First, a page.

Temples and Priests: Before & After Christ’s Resurrection

 

Last month, we looked at our care for and the function of our church buildings, the secondary temple structures. This month we look at our care for the primary temple structures, our bodies built as living stones upon the cornerstone of the new temple, our Lord’s body.

At first glance, it looks like we spend a lot of time and money on caring for our bodies. The plethora of commercials selling fitness routines and equipment, healthy foods and diets, and medicines is overwhelming. There is good reason to take good care of our bodies — physically, emotionally and spiritually. However, to whose glory are the ads directed? Ours or God’s?

What if we approached care for our bodies from a different angle? Begin thinking about all the things we do to prepare our chancels and altars for Holy Communion. Think about all we do in worship when we receive our Lord’s body and blood. In both the preparations and the celebration we are careful to be reverent and to praise and glorify God. We try to keep our attention on Jesus, and his incredible gift of taking away our sin and giving us new life in him.

What if every morning as we clean and dress ourselves, we did it with the same thoughts and intentions as if we were preparing a chancel and altar for Holy Communion? Our bodies are temples of the Holy Spirit — the Triune God dwells within us and we in Him, so why not be just as careful and reverent in how we prepare our bodies daily to go out into the world?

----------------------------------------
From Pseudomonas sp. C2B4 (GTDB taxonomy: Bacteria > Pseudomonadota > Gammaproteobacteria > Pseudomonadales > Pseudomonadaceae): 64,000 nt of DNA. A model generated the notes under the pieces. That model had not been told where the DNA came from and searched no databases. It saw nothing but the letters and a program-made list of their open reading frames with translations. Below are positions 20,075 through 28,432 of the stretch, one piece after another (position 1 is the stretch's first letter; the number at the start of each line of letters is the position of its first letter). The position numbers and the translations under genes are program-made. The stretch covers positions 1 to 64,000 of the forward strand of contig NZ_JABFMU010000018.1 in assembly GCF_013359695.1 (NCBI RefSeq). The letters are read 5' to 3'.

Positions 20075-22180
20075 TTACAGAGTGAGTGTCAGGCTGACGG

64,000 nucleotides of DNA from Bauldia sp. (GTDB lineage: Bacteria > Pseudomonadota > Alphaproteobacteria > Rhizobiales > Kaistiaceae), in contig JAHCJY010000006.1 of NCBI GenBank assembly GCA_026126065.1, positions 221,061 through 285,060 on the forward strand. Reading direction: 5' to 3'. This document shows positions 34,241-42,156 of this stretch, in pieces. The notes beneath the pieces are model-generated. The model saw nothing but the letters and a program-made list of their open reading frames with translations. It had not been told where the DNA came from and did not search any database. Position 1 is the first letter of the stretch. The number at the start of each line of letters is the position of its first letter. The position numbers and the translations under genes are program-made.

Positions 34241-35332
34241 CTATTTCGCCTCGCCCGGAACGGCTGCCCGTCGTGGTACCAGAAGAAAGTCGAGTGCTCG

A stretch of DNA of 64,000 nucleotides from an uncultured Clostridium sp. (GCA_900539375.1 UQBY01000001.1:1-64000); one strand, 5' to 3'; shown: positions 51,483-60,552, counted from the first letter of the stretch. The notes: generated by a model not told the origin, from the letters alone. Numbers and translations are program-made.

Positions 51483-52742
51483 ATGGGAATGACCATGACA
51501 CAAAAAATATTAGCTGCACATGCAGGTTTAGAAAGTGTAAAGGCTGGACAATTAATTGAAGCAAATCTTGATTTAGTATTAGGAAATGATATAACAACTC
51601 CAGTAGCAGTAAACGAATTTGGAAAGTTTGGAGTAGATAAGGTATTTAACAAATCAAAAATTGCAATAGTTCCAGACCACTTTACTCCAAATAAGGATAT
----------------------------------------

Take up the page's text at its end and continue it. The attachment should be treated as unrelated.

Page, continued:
What if each day as we feed and exercise our bodies, we think primarily of being well fed and well trained temples of the Holy Spirit? Why wouldn’t we spend as much time as possible in reading, meditating and praying in God’s Word? Jesus tells us, “‘Man shall not live by bread alone, but by every word that comes from the mouth of God’” (Matthew 4:4). Luther’s explanations in the Small Catechism of the third commandment and preparation for Holy Communion drive at the same point.

Conversely, think about all the things we would never think of doing in preparation for Holy Communion. Think about all the things we would never do in worship in or around the chancel. Our bodies are temples of the Holy Spirit, yet we do many things with our bodies that we would never do in our chancels. Why is it that we are so concerned with reverencing the sacred space and time in Holy Communion, and give little thought to reverencing the sacred space and time in our bodies the rest of the week?

What if each day in our homes, schools, neighborhoods and workplaces we thought of approaching our sisters and brothers in Christ with the same careful preparation and reverence as we approach our chancels? Think of all the things we would do and say in the presence of our Lord around his table, and then do the same with each other in Christ.

Conversely, think of all the things we would never say or do in our Lord’s presence in the chancel. Yet we say and do those things to other members of his body. We do it in our homes, schools, neighborhoods and workplaces. We do it in our church buildings, even on Sundays! Why is it that we interact with the living stones in the temple of our Lord’s body in ways that we would never think of interacting with him, the cornerstone?

Systematically segregating our presence with Jesus in the Lord’s Supper from the rest of our daily lives is unhealthy and dangerous. We will soon celebrate our Lord’s incarnation and will praise Him as Immanuel (God with us). Does our behavior bear witness to his constant presence with us and for us?

Next time we will focus on our interaction as temples of the Holy Spirit with the rest of our neighbors — the unchurched and those who do not have faith in Jesus.

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